There’s one way around that problem…

Save the Planet: Eat Bugs

Posted in Weekly Newsletter on by .

hungry-wormWhat twisted combination of personal insecurity, alienation, aggression, and yearning for martyrdom propels the modern environmentalist movement we will never fully understand, but surely a desire to rain misery upon those who commit the unforgivable sin of being happy lurks not far beneath the surface.

Examples?  Consider the recent advice from ex-UN Secretary General Kofi Annan, that switching our diet from beef to bugs is one way to escape destruction by the imaginary menace of carbon dioxide-induced global warming.   See question 5 in this interview with London’s lefty and massively alarmist Guardian.

The sole purpose of this chatter is to serve as part of the warm-up act for the UN’s upcoming Parisian confab on global warming—the one where Barack Obama will try to circumvent every limit imposed by constitutional government to commit the U.S. to an economic suicide pact in his hubristic enterprise of saving the planet. But we wouldn’t place any large wagers on the number of insect-based selections the high and mighty will find on the hors d’ oeuvre trays when the UN cocktail receptions get underway.

Which is not to say there aren’t plenty of voluntary insectivores right here at home who would like nothing better than to shift your diet to the sort of things a prudent camper shakes out of his boots every morning.  Back in February, someone connected with the Madison Children’s Museum “Sustainability Sideshow” invited us to an “Edible Insect Banquet” featuring “meal worm ‘crab’ cakes, cricket bread pudding, crispy super worm ‘chicken’ salad gougers [sic], wax worm tacos…”

Maybe they do it to shock their parents. Anyway, we now at least have a meaningful definition of “the good old days,” as a long-forgotten era when politicians used to pander to normal people.

The red-faced reindeer

Posted in Weekly Newsletter on by .

flynnQuite possibly the most instructive thing that will come out of the Milwaukee Police Department’s loss of videotaped interrogation records affecting—depending on which sources you believe—as few as seven or as many as thousands of cases—may be to clarify the limits on how deeply the city’s law enforcement hierarchy will bow to protect Liberal orthodoxy.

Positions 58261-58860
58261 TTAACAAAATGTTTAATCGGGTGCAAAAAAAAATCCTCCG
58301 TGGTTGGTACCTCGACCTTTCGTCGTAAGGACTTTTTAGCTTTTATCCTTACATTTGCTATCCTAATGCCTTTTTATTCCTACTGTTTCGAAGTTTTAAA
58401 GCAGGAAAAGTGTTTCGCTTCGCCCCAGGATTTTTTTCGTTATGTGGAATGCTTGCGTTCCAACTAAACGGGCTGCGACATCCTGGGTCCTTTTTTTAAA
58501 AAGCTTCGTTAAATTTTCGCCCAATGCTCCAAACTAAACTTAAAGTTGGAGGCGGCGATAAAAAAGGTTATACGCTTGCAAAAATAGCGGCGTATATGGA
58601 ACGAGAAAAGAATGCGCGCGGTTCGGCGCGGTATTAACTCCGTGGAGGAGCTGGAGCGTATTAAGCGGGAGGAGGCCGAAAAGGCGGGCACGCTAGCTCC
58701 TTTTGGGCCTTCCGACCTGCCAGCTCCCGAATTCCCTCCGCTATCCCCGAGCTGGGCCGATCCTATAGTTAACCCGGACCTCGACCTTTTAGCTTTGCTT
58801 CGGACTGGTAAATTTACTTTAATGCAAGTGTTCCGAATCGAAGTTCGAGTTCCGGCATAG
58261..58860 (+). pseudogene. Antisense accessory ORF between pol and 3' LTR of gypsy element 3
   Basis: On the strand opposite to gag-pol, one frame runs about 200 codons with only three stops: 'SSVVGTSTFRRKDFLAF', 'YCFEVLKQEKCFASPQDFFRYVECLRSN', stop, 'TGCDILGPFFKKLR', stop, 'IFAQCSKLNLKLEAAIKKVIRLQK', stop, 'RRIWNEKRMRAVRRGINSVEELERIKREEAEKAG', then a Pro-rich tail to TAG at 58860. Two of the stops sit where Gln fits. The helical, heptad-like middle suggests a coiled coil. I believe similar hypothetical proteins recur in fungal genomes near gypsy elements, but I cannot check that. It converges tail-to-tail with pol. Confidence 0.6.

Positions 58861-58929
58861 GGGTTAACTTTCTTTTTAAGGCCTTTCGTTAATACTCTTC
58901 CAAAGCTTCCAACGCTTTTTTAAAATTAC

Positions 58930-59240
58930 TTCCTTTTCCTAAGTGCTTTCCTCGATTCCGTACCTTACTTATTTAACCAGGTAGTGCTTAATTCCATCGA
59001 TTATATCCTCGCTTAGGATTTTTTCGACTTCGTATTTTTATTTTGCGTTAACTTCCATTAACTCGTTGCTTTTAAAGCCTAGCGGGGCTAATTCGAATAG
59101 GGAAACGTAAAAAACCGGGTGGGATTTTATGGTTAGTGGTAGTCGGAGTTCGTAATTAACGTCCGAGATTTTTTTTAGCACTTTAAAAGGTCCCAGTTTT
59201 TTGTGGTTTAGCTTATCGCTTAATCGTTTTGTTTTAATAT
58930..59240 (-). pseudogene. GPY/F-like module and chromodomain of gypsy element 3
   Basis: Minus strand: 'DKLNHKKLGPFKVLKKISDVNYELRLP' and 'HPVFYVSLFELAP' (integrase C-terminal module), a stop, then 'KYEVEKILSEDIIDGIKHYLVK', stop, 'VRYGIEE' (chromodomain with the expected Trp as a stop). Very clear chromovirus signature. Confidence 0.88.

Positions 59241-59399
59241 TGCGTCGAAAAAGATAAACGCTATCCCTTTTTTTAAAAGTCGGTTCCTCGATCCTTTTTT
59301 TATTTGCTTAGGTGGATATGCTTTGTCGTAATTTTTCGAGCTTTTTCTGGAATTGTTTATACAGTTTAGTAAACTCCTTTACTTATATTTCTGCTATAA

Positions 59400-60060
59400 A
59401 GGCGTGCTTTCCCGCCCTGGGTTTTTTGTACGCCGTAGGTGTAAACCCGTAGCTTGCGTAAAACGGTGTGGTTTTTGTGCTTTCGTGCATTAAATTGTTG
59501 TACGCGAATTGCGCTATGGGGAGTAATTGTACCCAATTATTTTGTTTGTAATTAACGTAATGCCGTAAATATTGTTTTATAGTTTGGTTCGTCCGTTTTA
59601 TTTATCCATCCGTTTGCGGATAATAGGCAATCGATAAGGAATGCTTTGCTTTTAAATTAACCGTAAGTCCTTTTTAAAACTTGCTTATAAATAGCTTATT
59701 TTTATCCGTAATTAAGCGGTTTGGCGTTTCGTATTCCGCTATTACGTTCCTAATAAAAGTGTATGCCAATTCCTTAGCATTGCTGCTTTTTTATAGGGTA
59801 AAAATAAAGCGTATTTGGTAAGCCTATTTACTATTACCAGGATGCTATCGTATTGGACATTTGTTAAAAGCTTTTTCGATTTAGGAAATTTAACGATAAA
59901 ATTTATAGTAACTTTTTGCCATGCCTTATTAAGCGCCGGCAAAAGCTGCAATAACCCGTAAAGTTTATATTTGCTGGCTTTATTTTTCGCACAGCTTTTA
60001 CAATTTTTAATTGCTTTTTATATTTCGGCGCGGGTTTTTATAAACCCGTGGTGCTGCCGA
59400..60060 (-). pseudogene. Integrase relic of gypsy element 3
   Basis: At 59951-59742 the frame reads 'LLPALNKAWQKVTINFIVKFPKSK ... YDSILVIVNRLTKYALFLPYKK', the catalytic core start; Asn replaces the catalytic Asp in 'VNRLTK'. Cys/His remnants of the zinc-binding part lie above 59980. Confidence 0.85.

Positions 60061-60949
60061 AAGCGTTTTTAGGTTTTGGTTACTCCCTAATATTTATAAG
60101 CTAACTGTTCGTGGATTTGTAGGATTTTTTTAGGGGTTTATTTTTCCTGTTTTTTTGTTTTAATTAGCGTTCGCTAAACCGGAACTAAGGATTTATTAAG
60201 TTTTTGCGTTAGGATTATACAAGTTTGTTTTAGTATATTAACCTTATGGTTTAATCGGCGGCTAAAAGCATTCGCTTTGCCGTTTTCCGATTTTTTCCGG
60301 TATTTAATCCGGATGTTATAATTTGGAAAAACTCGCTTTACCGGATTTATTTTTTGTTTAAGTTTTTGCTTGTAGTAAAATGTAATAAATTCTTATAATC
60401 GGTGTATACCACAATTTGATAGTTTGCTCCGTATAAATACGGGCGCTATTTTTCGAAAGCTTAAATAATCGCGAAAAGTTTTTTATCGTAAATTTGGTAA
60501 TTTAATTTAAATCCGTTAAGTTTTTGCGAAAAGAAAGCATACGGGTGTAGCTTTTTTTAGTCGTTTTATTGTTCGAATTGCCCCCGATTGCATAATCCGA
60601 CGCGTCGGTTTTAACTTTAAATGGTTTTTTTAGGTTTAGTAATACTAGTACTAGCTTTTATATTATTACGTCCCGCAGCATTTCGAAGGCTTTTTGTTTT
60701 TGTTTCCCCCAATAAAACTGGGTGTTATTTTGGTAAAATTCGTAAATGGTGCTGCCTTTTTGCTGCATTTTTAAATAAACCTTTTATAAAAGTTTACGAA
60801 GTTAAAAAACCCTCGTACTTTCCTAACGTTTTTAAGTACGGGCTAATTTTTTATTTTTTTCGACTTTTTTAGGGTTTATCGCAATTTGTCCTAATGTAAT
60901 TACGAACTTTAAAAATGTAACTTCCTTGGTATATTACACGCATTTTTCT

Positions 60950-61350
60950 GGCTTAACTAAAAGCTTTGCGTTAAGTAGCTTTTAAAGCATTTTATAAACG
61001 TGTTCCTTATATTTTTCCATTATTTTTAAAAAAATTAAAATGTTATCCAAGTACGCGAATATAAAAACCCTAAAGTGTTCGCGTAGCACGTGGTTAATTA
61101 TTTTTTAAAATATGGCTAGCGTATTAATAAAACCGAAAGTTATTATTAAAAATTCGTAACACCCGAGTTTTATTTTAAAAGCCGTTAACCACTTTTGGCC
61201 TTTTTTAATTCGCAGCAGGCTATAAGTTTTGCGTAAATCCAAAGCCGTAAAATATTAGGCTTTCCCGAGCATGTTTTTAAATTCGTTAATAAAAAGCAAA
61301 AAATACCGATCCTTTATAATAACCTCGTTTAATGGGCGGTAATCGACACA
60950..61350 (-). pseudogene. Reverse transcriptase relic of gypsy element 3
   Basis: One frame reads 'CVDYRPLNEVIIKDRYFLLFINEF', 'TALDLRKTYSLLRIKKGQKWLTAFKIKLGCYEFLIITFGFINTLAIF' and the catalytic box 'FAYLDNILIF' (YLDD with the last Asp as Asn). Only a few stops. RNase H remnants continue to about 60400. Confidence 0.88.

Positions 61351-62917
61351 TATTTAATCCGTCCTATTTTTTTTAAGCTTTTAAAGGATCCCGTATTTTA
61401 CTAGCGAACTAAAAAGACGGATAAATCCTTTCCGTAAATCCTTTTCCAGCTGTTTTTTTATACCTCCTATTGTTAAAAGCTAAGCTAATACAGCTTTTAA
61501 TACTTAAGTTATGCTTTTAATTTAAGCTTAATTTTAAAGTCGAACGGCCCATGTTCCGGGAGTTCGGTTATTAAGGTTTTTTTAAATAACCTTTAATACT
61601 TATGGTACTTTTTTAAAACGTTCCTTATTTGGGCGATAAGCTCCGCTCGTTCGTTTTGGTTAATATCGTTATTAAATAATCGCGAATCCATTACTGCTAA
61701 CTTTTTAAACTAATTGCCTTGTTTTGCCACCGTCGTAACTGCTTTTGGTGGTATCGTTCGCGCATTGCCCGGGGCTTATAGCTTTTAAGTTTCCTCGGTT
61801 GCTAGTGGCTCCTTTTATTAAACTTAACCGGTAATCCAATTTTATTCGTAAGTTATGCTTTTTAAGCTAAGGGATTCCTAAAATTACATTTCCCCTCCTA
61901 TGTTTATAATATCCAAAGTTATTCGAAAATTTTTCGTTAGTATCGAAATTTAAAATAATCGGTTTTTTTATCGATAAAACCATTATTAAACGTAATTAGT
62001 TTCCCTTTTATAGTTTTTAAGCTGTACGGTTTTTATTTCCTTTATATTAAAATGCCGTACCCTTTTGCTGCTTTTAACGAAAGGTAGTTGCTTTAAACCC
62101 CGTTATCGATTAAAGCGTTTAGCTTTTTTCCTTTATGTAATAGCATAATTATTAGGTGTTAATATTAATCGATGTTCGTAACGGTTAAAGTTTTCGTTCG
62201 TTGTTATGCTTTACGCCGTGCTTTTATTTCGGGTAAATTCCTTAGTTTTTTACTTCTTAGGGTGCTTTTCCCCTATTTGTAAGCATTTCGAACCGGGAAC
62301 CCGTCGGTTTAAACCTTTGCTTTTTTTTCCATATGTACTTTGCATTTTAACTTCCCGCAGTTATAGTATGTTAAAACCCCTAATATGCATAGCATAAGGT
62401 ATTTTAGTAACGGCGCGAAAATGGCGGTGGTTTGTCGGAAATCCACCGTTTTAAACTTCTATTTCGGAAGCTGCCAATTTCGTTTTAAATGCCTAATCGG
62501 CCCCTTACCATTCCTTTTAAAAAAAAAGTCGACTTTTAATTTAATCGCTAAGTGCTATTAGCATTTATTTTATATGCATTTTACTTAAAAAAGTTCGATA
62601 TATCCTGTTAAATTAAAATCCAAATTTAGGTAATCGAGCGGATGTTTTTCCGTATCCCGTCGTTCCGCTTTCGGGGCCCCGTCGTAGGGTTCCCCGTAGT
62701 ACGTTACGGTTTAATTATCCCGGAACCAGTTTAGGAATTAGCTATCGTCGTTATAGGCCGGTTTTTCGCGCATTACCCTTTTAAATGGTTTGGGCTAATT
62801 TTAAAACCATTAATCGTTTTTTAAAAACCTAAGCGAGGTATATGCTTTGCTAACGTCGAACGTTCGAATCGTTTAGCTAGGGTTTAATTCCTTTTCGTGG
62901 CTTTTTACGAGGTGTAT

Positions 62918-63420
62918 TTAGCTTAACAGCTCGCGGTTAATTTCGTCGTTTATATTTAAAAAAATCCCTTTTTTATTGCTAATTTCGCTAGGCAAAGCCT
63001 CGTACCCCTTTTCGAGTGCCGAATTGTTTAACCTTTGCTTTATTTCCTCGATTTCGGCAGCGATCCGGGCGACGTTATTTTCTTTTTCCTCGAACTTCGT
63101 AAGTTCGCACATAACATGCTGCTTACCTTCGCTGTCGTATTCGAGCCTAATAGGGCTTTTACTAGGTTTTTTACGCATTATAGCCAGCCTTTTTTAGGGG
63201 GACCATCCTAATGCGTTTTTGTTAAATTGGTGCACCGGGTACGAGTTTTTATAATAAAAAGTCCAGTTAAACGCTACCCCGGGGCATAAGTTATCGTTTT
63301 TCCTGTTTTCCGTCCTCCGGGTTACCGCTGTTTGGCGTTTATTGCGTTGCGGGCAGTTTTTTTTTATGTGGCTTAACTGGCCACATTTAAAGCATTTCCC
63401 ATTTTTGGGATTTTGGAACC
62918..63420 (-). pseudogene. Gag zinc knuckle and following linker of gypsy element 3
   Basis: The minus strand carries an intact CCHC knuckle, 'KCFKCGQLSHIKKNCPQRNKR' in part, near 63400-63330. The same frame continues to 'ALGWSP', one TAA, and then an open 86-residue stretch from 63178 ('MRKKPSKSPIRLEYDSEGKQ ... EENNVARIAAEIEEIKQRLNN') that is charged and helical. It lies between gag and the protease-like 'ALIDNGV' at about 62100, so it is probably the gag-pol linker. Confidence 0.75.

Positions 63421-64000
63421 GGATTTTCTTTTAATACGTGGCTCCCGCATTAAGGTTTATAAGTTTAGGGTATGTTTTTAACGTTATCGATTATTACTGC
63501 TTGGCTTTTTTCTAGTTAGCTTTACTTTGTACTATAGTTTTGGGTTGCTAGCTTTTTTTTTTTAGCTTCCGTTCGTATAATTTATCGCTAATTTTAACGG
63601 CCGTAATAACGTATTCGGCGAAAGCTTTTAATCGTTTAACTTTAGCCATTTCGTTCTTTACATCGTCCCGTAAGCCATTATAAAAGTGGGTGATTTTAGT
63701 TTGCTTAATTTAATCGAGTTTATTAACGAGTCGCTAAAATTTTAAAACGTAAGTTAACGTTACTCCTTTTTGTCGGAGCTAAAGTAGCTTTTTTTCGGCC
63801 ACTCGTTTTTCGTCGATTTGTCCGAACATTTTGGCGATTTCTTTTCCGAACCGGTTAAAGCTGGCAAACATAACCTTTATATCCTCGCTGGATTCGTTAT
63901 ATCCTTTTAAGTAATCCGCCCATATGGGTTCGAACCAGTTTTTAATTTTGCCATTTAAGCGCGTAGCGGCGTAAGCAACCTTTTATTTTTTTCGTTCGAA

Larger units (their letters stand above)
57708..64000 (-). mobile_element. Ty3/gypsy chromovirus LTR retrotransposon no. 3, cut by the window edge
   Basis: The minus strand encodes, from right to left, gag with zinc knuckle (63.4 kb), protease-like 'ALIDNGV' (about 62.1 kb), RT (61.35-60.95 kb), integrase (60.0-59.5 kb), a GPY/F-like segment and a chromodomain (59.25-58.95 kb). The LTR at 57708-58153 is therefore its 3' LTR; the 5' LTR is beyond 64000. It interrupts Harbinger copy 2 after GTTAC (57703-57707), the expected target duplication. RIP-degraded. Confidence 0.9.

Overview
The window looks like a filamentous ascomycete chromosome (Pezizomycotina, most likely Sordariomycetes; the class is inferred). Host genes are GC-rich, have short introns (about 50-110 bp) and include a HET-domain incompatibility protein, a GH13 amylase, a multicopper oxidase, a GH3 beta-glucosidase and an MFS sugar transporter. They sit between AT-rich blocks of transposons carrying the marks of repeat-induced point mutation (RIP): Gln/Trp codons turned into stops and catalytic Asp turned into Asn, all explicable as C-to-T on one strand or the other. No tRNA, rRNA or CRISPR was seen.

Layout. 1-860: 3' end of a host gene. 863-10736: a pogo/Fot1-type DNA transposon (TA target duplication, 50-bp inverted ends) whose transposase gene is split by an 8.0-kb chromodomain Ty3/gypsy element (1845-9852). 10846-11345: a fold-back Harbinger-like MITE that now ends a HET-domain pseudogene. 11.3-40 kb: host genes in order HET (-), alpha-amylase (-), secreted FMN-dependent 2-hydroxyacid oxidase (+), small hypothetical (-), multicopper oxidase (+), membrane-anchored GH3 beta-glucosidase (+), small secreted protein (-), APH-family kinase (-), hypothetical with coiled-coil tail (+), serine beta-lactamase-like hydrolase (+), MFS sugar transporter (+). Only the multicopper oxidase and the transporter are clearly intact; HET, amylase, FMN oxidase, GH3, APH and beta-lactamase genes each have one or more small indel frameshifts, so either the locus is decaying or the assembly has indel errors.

Chief Ed Flynn has tried hard to play down the extent of losses and the cost of repairing the damage to the recorded interrogations—recordings required by state law—but reporter M.D. Kittle this past weekend came up with some numbers showing how much of a strain that minimizing must be.

Last week Flynn brusquely denied a request from state lawmakers asking him to appear at a legislative hearing regarding the “catastrophic failure” within his department.  Flynn brushed off the hearings as “political reindeer games” and said he’s not playing. In 2013, Flynn went to Washington, D.C. to attend a U.S. Senate hearing, taking the occasion to rail against the Second Amendment.
.
He blamed that portion of our Constitution for the rapid accumulation in Milwaukee of dead bodies, often of children, piling up thanks to the behavior of people whose past criminal behavior had long since cost them their Second Amendment rights, or would have, in any community where safety is assigned a higher value than face-saving.

So we wonder if there’s a breaking point beyond which Ed Flynn will no longer be able to stomach defending a system that squanders the efforts of his cops day in and day out, putting violent felons back on the street to keep trying, or if he really is content being a “political reindeer.”